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News-Sentinel.com Your Town. Your Voice.

Indiana proved tea party is still a powerful force

Emery McClendon, left, with Richard Mourdock (Courtesy photo)
Emery McClendon, left, with Richard Mourdock (Courtesy photo)
Copyright 2014 The Associated Press. All rights reserved. This material may not be published, broadcast, rewritten or redistributed.The Associated Press

Movement paved way for Mourdock's win over Lugar

Wednesday, May 23, 2012 12:01 am
It was a chilly Saturday in January 2011 in Tipton County, and a group of about 200 tea party people met in a church building at the request of Hoosiers for a Conservative Senate to decide if they could come together on selecting a candidate to run against Indiana Sen. Richard Lugar in the 2012 Republican primary.It would prove to be one of many meetings that would lead to the victory of their chosen candidate: Indiana State Treasurer Richard Mourdock.

In the audience was “a lone black man,” according to the media, which made it seem like the tea party groups were somehow excluding minorities.

This would turn out to be an historic event, as the groups decided to move forward, organize and place their support behind one candidate. The meeting resulted in many weeks and months of hard work for the tea party movement in Indiana, working with each other and the Republican voters and party.

The name that came to the forefront during this time was that of Mourdock. A few months later, the groups would meet again in Greenfield for a straw poll to choose between him and Lugar as the dominate candidate. Mourdock won. A rally was held after the event and I was one of the speakers.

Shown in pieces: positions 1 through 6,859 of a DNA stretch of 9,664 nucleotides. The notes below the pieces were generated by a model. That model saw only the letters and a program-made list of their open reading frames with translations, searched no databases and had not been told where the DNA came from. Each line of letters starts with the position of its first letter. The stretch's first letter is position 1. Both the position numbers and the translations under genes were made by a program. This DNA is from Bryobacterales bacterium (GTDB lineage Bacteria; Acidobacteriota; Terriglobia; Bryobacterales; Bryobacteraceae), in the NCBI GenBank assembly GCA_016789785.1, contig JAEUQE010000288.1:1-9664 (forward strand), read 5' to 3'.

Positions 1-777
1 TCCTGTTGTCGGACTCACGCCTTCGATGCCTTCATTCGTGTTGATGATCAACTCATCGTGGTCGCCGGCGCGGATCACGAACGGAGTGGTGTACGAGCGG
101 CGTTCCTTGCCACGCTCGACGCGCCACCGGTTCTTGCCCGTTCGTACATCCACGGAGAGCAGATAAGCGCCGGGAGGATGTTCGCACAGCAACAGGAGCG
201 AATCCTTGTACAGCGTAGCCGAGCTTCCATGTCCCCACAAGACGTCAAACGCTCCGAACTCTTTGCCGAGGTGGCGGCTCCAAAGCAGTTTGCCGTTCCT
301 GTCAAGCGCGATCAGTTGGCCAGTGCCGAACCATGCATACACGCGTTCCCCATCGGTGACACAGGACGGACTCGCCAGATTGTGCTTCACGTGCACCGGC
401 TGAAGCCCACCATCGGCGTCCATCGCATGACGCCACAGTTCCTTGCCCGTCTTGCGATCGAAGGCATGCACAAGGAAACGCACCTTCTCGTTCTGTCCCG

A year or so earlier, I had the pleasure of meeting Mourdock and appearing on several stages with him. I also had the pleasure of sitting down with him for a luncheon and spending time with him at his office in the Indiana State office Building.

During this time, most people in northern Indiana were not familiar with Mr. Mourdock. I decided that it was time for them to meet him and for me to actively work to help spread the word that in Richard Mourdock we had a man who would make a great senator. So I began to speak about him wherever I went and asked local tea party groups to invite him as a guest. Some accepted the invitation, but many were skeptical.

A short time later Mourdock began to investigate his options and finally came to the decision that he would run for the seat currently held by Mr. Lugar. The battle began, and it was now time to introduce Mr. Mourdock to Indiana. Mourdock then spent countless hours marching in parades and meeting people at county fairs and events. I had the pleasure of attending several with him, and over the course of the next 18 months or so Hoosiers worked together and worked hard to show support for our candidate — even though the media and most county Republican headquarters said the odds were against Mr. Mourdock.

I became very active and began seeking to convince a few national groups that we could win and was able to convince our Fort Wayne 912 Group to host Mr. Mourdock as a speaker and to rally behind him so that other groups would do the same. Our efforts paid off.

On April 29 I was able to convince The Tea Party Express to come to Fort Wayne to rally for Richard Mourdock. This turned out to be the largest rally in our state.

The end result of our hard work was a victory by our chosen candidate.

Indiana had shown the nation that the tea party movement is not dead, and that this victory was an effort by all Hoosiers. We have led the way for other states to follow.


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